There is a problem when our reflex action is “Jesus didn’t really mean to say….” It’s almost like a scene from a Monty Python skit involving a bunch of religious leaders debating Scripture. No, Jesus really did mean for us to deny ourselves and lay down our lives for him (Luke 9:23) and consider all other loves as hate in comparison with love of him (Luke 14:26). Jesus did call us to love our enemies and pray for those who persecute us (Matthew 5:44), and give sacrificially to those who cannot elevate our careers—namely, the poor. Because the kingdom of God has been given to us we are not to cease caring for the poor; rather, because the kingdom of God has been given to us we are to care for the poor (Luke 12:32-34).
We must take to heart all those red letters in Scripture. Of course, we must take to heart all the black letters, too. There should not be a canon within a canon, but Christ really is the center of the canon.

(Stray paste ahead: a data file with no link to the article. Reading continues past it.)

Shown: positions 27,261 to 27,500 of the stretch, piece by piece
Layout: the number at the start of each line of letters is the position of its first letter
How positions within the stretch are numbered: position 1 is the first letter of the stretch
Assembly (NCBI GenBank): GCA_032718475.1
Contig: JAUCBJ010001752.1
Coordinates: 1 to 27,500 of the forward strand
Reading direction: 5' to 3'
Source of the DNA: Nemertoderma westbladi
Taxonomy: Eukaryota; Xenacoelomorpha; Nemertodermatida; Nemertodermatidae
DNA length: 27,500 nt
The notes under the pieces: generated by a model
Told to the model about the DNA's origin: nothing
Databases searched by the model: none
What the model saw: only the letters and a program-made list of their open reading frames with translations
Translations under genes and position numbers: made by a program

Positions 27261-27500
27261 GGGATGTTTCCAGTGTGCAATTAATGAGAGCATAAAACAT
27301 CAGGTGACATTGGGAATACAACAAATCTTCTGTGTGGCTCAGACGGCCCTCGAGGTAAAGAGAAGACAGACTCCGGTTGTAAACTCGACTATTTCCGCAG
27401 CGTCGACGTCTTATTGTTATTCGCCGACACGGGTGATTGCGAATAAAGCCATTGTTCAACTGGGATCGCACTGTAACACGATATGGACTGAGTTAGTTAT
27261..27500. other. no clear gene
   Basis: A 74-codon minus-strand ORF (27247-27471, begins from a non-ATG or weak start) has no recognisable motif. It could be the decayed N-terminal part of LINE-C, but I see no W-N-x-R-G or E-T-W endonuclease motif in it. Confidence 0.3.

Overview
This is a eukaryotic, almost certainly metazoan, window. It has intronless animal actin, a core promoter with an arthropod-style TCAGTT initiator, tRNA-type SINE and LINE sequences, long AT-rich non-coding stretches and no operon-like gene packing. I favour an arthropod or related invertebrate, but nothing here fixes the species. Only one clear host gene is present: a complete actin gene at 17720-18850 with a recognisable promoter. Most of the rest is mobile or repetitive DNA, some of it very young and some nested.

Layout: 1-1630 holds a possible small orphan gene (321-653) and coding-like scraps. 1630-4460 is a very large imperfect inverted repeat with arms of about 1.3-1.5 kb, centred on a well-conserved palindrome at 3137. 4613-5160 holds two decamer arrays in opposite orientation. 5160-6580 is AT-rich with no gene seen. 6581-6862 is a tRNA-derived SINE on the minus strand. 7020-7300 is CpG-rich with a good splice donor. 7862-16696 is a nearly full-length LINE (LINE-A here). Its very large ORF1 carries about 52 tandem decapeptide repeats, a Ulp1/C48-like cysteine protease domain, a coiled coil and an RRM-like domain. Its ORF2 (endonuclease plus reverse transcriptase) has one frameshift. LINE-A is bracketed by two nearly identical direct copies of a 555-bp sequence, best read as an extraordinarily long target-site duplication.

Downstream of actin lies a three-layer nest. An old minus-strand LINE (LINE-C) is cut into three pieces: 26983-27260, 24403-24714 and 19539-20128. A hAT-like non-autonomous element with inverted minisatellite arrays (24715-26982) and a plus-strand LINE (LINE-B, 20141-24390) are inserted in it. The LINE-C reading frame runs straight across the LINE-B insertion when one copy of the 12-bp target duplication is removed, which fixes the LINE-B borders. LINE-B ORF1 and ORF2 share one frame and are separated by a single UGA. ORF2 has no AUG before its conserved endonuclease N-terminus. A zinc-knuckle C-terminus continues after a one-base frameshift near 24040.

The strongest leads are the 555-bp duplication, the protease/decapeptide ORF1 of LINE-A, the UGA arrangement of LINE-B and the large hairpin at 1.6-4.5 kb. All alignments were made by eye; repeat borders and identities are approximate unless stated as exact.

Red letter and black letter Christianity should not be equated with red political states (Republican), or blue political states (Democrat), for that matter. However and unfortunately, Evangelicalism has so often been associated with Republican politics (red), and wrongly framed in terms of what we are against rather than what we are for. Evangelicals should not be associated with elephants and donkeys, but with the lion who is the lamb (Revelation 5:5-6), longing for the day when the lamb will lie down with the wolf (Isaiah 11:6).
As we Christians continue to take to heart Jesus’ red letters and all the other letters in the Bible too, as centered in him, we will come to celebrate increasingly Jesus’ death and resurrection life and his holy enemy love. In turn, we will cultivate an all-encompassing theology and ethic of life in a world so often fixated with bloodshed, warfare, and death.
This piece is cross-posted at The Institute for the Theology of Culture: New Wine, New Wineskins and at The Christian Post.